A cataract is a progressive cloudiness that develops inside the lens of the eye. As it develops eyesight becomes more and more blurry, colours lose their brightness and driving at night can become problematic.
Patients often complain of difficulties with recognising faces due to glare, as well as trouble driving at night with headlights appearing ‘star-like’ or glary, difficulty with following a golf ball due to glare or even colours no longer appearing as bright.
Flashes and Floaters
What are flashes and floaters?
The retina is a thin layer of light sensing tissue that lines the inside of the eye – it is like the film in a camera, and allows you to see. Within the eye, the vitreous is a clear gel that fills the central part of the eyeball. It is in contact with the surface of the retina.
During development, the vitreous carries blood vessels that supply the anterior parts of the eye. Once these structures develop their own blood supply, the vessels in the vitreous disappear and it becomes clear. Retention of clarity is a primary function of the vitreous after birth, and it has no role in the maintenance of retinal attachment or eye pressure or shape.
The vitreous undergoes degenerative changes with age, and will eventually separate from the retina (‘posterior vitreous detachment’).
Glaucoma is a condition of increased pressure within the eyeball. If left untreated, it may cause loss of vision, even blindness. Glaucoma generally affects both eyes, although one may have more severe symptoms than the other.
Macular degeneration comprises a group of degenerative diseases of the retina that cause progressive, painless loss of central vision, affecting the ability to see fine detail, drive, read and even recognise faces.
Macular degeneration usually affects people over the age of 50 and becomes more common with increasing age. About 1 in every 10 Australians over the age of 50 have MD and up to 30% of people more than 80 are affected.
A retinal detachment occurs when the retina comes away from its normal position at the back of the eye.
Retinal detachment is a reasonably common, and treatable, cause of visual loss that affects almost 1% of the population. It must be considered when there is the sudden onset of flashes, floaters, a shadow in the peripheral field of vision, or visual loss.
Blepharitis is a common, chronic and annoying problem for many patients, who experience long term, intermittent irritation,
and discharge with crusting from their eyelids.
While rosacea is often associated with this disorder, the management for most patients will revolve around the patient looking after his or her own lid problems by simple physical means with occasional ophthalmological review.
One of the main problems in blepharitis is that the lid secretions are more viscous than normal, and drainage from the tarsal glands in the lids is diminished or poor.
The aim, therefore, is to improve drainage from these glands in the upper and lower lids.
If you require assistance with treating your condition please contact us to arrange an appointment. 9411-7767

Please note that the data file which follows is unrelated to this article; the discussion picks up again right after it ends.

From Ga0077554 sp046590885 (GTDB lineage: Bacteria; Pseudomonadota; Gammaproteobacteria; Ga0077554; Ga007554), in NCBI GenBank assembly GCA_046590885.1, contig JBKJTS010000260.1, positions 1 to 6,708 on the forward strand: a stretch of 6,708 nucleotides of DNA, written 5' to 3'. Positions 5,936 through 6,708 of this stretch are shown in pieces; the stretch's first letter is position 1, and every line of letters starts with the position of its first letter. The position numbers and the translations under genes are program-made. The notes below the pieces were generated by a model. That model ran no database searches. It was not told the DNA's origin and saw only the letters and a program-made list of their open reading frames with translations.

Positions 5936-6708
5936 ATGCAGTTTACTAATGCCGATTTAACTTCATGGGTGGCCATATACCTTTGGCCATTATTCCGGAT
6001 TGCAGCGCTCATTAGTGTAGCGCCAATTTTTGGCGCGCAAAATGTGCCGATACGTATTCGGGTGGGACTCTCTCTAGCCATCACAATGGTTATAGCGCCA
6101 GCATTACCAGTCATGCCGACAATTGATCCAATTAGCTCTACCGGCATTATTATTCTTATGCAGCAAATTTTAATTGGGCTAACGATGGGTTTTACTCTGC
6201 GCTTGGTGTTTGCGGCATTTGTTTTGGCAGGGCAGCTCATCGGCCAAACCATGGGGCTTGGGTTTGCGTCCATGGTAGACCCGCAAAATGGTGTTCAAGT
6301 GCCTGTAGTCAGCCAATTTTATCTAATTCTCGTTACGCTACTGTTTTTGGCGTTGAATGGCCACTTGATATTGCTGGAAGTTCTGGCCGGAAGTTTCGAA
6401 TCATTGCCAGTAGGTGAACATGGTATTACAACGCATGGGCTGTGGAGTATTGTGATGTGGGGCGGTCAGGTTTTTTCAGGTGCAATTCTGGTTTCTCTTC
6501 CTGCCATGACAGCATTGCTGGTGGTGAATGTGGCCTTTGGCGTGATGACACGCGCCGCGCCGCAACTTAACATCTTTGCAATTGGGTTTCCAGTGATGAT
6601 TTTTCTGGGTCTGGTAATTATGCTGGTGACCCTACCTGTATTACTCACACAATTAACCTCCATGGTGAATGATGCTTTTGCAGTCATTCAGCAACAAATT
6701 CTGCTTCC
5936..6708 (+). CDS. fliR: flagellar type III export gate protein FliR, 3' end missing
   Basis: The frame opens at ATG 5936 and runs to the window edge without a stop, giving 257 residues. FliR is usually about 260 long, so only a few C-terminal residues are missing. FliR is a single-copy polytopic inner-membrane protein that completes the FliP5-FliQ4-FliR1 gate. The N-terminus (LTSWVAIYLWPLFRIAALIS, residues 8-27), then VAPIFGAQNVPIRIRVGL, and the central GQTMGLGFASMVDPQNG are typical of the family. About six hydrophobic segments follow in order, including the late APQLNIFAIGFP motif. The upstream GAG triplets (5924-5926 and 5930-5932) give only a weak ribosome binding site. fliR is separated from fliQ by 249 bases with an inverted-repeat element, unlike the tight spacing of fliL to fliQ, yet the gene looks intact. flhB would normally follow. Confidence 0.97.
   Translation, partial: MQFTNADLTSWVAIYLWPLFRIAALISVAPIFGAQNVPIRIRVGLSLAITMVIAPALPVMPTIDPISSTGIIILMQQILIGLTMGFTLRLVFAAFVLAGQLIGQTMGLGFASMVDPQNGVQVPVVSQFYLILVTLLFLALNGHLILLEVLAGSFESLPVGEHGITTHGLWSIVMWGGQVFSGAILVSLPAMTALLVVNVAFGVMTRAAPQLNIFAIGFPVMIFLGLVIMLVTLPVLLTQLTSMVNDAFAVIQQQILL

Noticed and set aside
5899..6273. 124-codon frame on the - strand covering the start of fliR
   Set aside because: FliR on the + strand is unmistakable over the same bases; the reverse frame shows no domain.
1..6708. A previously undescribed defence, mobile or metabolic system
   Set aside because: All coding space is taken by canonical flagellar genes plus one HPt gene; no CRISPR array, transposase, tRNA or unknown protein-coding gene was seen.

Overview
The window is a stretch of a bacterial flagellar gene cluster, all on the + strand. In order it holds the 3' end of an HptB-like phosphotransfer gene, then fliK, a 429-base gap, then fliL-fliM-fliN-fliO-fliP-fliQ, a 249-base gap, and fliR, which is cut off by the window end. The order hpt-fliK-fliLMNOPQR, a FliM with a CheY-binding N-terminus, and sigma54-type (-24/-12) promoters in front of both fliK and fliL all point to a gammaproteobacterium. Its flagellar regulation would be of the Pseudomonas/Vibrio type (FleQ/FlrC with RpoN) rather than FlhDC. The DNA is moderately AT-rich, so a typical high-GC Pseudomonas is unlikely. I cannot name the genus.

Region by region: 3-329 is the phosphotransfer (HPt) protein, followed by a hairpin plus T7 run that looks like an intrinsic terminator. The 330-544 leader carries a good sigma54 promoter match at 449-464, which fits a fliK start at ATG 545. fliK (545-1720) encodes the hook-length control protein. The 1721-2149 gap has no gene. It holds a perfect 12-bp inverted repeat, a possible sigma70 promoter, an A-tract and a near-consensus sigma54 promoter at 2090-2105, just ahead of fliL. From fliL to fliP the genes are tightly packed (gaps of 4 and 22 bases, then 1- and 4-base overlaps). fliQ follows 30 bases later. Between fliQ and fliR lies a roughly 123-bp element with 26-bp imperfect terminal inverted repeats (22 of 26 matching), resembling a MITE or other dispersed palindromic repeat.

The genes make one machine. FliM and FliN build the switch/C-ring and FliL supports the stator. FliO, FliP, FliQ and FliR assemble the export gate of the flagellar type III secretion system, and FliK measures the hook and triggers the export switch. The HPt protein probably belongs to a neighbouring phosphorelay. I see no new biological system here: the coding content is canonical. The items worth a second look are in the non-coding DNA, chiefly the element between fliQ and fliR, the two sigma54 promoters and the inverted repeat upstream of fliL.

Diplopia – Double Vision
Double vision is always a concern until it has been shown that it is benign and may have a naturally resolving course. Patients experiencing new diplopia vision should be seen within 24 hours. If they have associated neurological symptoms such as headache, they should be seen within the hour.
Diplopia can be divided into monocular (one-eyed) Diplopia, such as occurs with cataracts, or disorders of the macula or cornea. Binocular diplopia, where the two eyes are misaligned either horizontally or vertically, means that the patient sees two objects while just looking at one.
Visual Failure and Visual Fields
Visual failure is what Ophthalmology is mostly about. It can be related to the eyes or to the brain.
If the vision loss is related to the eyes, then this can reflect the presents of cataracts, corneal disease such as keratoconus (conical cornea), progressive macular degeneration, blocked retinal arteries or veins, or sometimes glaucoma.
If it is related to the brain, lesions in the anterior visual pathway can cause visual failure. These may be orbital tumours or inflammation, optic nerve lesions, or the tumours involving the chiasm including pituitary tumours or nearby tumours such as meningiomas or lymphomas.
A pterygium is a pink, fleshy tissue which grows over the conjunctiva and edge of the cornea. The major reasons for undertaking pterygium surgery include:
Persistent irritation or redness, Reduced or threatened vision, Increasing size
Surgery involves not only excising the growth, but also transplanting a piece conjunctival tissue (loose tissue covering the eye) to cover the site where the pterygium has been removed. This conjunctival transplant helps to improve recovery, but more importantly it will reduce the chance of recurrence.
Diabetic Eye Disease
Diabetes changes involve many parts of the body, including the eye. The most important effect of diabetes on the eye is on blood vessels in the retina, which is known as “diabetic retinopathy”. Diabetic retinopathy is the most important cause of blindness in working age Australians.
Regular eye checks are vital and should start as soon as diabetes is diagnosed.